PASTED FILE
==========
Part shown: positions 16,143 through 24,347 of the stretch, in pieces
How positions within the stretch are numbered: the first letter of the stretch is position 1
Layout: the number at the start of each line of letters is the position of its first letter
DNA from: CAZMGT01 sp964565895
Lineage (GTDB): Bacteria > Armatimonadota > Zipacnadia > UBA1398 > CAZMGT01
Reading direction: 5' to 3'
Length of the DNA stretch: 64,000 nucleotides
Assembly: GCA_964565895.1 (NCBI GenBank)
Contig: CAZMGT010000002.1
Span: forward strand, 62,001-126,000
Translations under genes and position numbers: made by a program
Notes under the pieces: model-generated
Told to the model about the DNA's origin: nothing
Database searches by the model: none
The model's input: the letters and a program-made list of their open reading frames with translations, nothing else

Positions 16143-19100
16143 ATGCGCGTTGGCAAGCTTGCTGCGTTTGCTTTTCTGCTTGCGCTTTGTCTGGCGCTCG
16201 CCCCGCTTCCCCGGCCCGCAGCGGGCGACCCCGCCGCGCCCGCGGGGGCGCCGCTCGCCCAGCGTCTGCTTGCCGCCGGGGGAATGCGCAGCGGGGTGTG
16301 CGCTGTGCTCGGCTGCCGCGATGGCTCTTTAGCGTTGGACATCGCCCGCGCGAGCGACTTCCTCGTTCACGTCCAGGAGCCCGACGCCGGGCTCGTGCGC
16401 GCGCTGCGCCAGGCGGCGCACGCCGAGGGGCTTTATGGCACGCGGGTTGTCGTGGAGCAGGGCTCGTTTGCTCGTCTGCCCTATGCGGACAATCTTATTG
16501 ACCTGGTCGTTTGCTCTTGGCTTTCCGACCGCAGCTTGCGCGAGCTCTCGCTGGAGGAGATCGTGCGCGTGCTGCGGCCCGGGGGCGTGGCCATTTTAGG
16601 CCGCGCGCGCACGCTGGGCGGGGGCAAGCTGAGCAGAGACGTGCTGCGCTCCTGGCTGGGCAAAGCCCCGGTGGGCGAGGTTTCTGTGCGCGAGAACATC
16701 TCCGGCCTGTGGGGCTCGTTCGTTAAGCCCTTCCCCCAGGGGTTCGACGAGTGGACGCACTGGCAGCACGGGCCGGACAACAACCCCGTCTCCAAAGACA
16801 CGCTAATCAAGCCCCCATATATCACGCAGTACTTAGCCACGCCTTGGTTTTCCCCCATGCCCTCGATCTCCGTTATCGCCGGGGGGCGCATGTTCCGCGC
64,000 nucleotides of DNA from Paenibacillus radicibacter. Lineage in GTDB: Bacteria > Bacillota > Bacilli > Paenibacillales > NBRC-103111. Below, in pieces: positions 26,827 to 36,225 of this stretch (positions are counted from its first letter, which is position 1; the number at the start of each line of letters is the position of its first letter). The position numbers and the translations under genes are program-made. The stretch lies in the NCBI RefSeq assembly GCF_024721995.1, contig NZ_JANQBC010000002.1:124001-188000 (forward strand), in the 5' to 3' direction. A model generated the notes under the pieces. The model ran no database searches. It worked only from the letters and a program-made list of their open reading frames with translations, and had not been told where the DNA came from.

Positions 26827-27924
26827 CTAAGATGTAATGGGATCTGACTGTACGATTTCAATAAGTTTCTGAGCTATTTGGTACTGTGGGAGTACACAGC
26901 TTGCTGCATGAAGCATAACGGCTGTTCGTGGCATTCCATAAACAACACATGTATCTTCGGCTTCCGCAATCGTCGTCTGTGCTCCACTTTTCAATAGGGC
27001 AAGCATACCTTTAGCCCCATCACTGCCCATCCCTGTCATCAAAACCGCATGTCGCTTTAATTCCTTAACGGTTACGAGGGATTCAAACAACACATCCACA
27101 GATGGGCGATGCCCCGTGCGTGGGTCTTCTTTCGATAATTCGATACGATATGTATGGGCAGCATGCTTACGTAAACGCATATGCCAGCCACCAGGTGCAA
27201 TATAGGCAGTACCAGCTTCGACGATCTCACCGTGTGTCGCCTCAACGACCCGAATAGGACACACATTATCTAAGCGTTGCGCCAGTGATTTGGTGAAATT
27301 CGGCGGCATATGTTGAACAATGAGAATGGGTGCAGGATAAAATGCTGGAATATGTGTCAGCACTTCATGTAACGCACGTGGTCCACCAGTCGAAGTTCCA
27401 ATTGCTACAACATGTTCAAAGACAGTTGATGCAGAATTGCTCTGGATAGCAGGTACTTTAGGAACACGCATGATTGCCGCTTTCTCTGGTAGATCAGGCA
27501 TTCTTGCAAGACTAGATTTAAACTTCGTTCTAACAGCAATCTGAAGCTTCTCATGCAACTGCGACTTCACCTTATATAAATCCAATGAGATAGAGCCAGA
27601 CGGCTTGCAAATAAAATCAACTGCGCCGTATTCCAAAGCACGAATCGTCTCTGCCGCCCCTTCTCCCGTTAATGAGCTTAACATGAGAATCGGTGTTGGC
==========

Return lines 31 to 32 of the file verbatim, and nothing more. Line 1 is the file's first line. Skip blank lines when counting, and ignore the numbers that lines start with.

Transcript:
27201 TATAGGCAGTACCAGCTTCGACGATCTCACCGTGTGTCGCCTCAACGACCCGAATAGGACACACATTATCTAAGCGTTGCGCCAGTGATTTGGTGAAATT
27301 CGGCGGCATATGTTGAACAATGAGAATGGGTGCAGGATAAAATGCTGGAATATGTGTCAGCACTTCATGTAACGCACGTGGTCCACCAGTCGAAGTTCCA